Pokemon is, fundamentally, a game produced by Nintendo that is popular among boys and teenage boys (mostly) all over the world. For them, much of the ‘spinoff’ trade of the Pokemon phenomena- the plush dolls, the Pokemon figures, the Zuken figures- is quaint but not particular relevant to their main quest, which is to win the game by becoming a champion. For gamers, the interest and concentration lies in a totally different part of the psyche than it does to a young fan. Their concentration is on strategy and technique vis-a-vis a computer interface, not on the particularities of the characters themselves.
There is a whole different group of aficionados though who love the Pokemon themselves and probably wish nothing more than that the Pokemon were actually real, much in the way I wished dinosaurs were real when I was a boy. These are the kids that go crazy over the Pokemon animation and manga, not the gamers. These kids like to immerse themselves into the mythological fantasy of a Pokemon world. These are also the kids that are most likely to go crazy over the Pokemon dolls known as plush dolls (Pokemon Black and White is the big seller at the moment), the Pokemon black and white figures, and just about anything with a Pokemon figure stamped on it.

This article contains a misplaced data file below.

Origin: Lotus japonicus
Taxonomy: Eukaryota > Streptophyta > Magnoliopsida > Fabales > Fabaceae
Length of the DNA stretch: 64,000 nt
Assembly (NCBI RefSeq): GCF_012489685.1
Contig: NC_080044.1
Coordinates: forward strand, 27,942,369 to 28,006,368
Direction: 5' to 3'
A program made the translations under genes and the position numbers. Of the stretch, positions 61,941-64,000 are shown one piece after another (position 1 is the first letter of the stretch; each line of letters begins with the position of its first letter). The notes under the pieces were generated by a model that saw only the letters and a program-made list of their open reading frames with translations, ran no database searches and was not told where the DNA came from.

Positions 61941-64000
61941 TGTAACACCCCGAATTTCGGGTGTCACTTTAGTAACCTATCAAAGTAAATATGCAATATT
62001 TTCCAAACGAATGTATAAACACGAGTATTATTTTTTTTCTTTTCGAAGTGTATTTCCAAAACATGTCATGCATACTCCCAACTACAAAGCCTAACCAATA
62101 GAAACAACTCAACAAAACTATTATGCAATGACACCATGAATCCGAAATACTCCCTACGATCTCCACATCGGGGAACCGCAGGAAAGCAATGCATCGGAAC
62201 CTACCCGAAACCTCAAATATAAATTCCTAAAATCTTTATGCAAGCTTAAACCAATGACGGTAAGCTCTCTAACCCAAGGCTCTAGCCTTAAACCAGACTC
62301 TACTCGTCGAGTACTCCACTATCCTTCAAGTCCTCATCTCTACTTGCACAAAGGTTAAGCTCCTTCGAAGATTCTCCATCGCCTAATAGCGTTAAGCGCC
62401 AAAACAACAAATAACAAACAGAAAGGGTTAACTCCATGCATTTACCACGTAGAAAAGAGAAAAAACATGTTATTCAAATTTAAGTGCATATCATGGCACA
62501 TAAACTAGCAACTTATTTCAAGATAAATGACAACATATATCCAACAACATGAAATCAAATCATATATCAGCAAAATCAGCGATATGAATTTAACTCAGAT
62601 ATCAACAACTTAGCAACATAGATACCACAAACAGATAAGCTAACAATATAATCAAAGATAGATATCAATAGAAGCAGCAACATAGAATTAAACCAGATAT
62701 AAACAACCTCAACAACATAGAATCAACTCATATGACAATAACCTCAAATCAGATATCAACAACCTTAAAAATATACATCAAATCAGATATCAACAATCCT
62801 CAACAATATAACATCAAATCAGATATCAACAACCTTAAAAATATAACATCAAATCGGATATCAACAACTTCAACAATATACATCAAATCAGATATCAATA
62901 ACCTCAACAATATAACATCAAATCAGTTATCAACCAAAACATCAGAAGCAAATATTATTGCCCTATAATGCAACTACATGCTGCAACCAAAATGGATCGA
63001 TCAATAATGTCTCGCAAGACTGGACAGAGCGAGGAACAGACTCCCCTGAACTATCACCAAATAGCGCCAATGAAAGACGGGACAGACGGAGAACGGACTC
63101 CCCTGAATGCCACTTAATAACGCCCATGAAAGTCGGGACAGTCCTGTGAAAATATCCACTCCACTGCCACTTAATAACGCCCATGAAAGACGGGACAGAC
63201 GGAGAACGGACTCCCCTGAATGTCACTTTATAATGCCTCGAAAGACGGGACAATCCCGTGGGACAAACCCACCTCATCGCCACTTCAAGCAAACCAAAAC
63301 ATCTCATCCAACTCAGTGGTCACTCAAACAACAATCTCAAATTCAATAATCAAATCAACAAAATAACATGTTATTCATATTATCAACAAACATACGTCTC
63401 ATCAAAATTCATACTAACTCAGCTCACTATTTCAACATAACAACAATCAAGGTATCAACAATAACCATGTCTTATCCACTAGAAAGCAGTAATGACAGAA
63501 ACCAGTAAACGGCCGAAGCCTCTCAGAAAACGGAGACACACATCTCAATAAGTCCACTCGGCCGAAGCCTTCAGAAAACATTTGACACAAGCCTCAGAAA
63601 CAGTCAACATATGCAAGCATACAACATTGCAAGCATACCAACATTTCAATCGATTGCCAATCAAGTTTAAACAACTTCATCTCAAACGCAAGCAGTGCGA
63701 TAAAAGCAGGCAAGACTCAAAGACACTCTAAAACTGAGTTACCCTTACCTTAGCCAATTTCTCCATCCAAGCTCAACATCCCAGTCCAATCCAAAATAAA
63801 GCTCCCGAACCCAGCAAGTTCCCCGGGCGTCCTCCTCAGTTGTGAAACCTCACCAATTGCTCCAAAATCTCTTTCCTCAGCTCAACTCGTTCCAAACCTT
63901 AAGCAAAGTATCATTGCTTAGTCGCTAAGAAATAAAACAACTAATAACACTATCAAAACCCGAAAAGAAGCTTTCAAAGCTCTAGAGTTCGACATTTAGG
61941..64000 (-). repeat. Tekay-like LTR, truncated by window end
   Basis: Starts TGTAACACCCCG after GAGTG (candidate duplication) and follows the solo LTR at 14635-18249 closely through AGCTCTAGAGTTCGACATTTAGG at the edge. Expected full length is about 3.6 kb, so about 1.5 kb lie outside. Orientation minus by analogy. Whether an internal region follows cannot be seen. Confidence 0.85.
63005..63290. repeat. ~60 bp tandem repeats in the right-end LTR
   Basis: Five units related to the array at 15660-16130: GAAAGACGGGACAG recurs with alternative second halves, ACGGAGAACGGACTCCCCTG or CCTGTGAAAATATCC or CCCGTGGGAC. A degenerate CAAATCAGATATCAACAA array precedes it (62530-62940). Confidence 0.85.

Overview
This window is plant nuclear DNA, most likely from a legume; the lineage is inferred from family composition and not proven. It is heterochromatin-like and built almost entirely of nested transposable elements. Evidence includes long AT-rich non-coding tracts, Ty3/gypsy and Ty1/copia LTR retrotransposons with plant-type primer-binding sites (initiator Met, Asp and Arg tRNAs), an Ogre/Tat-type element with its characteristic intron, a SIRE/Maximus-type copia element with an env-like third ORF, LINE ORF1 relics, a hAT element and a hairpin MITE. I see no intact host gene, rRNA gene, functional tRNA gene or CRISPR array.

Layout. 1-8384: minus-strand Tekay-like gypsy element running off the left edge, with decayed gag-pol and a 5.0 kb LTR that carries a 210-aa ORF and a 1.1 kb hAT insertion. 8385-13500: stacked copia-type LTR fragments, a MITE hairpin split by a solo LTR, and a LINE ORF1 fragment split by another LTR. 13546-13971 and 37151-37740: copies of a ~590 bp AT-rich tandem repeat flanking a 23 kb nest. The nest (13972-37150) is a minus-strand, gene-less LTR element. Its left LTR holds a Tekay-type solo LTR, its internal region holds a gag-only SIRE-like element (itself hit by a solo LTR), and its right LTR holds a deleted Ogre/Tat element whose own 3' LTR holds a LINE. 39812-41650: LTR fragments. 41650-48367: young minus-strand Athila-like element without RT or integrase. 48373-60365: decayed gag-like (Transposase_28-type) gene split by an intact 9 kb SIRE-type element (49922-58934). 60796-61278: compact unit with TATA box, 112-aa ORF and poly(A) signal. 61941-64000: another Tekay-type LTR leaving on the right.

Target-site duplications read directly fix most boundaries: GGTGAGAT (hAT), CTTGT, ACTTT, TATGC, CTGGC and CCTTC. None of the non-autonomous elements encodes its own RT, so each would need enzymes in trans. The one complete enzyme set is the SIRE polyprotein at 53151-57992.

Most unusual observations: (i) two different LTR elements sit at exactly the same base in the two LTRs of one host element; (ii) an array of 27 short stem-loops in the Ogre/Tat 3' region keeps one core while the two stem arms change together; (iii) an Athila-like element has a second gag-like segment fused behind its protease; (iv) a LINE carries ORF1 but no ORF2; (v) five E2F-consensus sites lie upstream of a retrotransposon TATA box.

Another group of kids, again, for the most part boys, for one reason or another end up attracted to the Pokemon card game. For them, the emphasis is on socializing, winning, and getting hold of rare cards such as some of the legendary Pokemon cards, the holofoil cards, promo cards, and shiny raikon. Maybe these kids, usually elementary school students, don’t have access to or are not allowed to a game console, are prohibited from playing computers, or (what I imagine) are much more inclined to be with their friends in real interaction than solitarily playing a computer game. In any case, cards are inexpensive and easy to play anywhere.
But back to the title and to the popularity of soft, cuddly Pokemon toys, is it not odd that children would be attracted to mutated monsters with awesome and destructive powers and take to the stuffed dolls almost like teddy bears? Pikachu looks cute but you would never want to be on the receiving end of that 10,000-volt electrical charge. Pokemon are scary, aren’t they?
Japan has shown a cleverness and expertise in infusing cuteness into its merchandising over the years. It is so good at it with the Pokemon that even the most ferocious among them are defused to the extent that even a three year old could be attracted to them. With more devious kids, they just know that beneath the Pokemon’s benevolent looking exterior lies a hidden formidable punch. In short, Nintendo has marketed Pokemon both ways- and won.